Results of the CONTROL trial: Efficacy and safety of recombinant activated factor VII in the management of refractory traumatic hemorrhage

Carl J. Hauser, Kenneth Boffard, Richard Dutton, Gordon R. Bernard, Martin A. Croce, John B. Holcomb, Ari Leppaniemi, Michael Parr, Jean-Louis Vincent, Bartholomew J. Tortella, Jeannett Dimsits, Bertil Bouillon

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297 Citations (Scopus)


Background: Traumatic coagulopathy contributes to early death by exsanguination and late death in multiple organ failure. Recombinant Factor VIIa (rFVIIa, NovoSeven) is a procoagulant that might limit bleeding and improve trauma outcomes. Methods: We performed a phase 3 randomized clinical trial evaluating efficacy and safety of rFVIIa as an adjunct to direct hemostasis in major trauma. We studied 573 patients (481 blunt and 92 penetrating) who bled 4 to 8 red blood cell (RBC) units within 12 hours of injury and were still bleeding despite strict damage control resuscitation and operative management. Patients were assigned to rFVIIa (200 μg/kg initially; 100 μg/kg at 1 hour and 3 hours) or placebo. Intensive care unit management was standardized using evidence-based trauma "bundles" with formal oversight of compliance. Primary outcome was 30-day mortality. Predefined secondary outcomes included blood products used. Safety was assessed through 90 days. Study powering was based on prior randomized controlled trials and large trauma center databases. Results: Enrollment was terminated at 573 of 1502 planned patients because of unexpected low mortality prompted by futility analysis (10.8% vs. 27.5% planned/predicted) and difficulties consenting and enrolling sicker patients. Mortality was 11.0% (rFVIIa) versus 10.7% (placebo) (p = 0.93, blunt) and 18.2% (rFVIIa) versus 13.2% (placebo) (p = 0.40, penetrating). Blunt trauma rFVIIa patients received (mean ± SD) 7.8 ± 10.6 RBC units and 19.0 ± 27.1 total allogeneic units through 48 hours, and placebo patients received 9.1 ± 11.3 RBC units (p = 0.04) and 23.5 ± 28.0 total allogeneic units (p = 0.04). Thrombotic adverse events were similar across study cohorts. Conclusions: rFVIIa reduced blood product use but did not affect mortality compared with placebo. Modern evidence-based trauma lowers mortality, paradoxically making outcomes studies increasingly difficult.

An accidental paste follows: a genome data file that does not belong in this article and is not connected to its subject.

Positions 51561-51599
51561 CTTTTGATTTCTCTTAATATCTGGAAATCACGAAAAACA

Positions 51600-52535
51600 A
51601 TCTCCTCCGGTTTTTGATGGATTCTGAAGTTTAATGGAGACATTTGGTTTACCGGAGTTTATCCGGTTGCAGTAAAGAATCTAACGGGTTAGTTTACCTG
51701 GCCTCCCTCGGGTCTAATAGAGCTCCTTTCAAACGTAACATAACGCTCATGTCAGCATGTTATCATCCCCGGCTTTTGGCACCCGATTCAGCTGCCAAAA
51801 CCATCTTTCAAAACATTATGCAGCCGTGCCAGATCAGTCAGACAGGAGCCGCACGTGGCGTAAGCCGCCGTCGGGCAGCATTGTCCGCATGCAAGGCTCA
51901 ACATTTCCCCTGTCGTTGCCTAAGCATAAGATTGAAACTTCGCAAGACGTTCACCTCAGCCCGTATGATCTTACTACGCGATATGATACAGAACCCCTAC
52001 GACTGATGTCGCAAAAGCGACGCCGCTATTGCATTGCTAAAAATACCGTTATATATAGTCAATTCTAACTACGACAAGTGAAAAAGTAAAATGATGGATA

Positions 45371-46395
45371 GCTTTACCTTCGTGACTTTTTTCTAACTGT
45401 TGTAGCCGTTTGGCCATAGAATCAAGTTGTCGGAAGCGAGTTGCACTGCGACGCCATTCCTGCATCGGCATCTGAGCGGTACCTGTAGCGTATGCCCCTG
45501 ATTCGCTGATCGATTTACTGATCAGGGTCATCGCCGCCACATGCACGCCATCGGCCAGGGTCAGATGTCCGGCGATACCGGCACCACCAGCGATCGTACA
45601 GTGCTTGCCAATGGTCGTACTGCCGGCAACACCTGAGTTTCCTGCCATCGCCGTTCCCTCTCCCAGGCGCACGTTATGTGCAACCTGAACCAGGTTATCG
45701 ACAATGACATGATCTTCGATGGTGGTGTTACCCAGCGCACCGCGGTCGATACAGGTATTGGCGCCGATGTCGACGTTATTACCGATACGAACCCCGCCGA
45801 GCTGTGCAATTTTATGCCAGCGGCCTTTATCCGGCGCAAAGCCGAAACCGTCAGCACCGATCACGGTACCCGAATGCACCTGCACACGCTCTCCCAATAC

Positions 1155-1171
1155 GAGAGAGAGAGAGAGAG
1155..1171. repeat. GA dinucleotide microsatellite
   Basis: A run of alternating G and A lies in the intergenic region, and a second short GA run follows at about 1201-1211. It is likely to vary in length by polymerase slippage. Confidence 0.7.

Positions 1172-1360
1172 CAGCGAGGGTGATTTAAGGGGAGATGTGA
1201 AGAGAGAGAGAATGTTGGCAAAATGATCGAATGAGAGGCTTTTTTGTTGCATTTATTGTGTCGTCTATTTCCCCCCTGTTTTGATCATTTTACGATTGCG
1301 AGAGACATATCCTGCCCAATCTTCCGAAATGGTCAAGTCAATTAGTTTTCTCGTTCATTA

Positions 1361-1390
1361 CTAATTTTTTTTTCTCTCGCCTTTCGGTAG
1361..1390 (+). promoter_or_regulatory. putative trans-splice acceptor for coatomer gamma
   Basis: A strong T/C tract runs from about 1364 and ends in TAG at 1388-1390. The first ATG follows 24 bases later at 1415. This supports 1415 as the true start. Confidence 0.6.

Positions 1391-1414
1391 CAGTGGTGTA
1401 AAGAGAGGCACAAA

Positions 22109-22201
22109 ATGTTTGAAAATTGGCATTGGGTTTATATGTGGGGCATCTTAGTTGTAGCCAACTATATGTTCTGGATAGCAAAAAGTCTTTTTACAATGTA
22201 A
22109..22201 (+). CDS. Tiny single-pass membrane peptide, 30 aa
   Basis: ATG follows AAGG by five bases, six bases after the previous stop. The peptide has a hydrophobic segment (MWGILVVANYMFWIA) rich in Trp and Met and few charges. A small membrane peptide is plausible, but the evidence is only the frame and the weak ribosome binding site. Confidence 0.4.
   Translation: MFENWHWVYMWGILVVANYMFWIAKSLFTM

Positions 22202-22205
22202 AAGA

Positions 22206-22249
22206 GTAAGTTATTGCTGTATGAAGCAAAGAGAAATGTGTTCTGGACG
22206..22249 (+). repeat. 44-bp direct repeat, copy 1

Original languageEnglish
Pages (from-to)489-500
Number of pages12
JournalJournal of Trauma - Injury, Infection and Critical Care
Issue number3
Publication statusPublished - 1 Sept 2010
Externally publishedYes


  • Hemorrhage
  • Outcome
  • Randomized clinical trial
  • Recombinant Factor VIIa
  • Trauma


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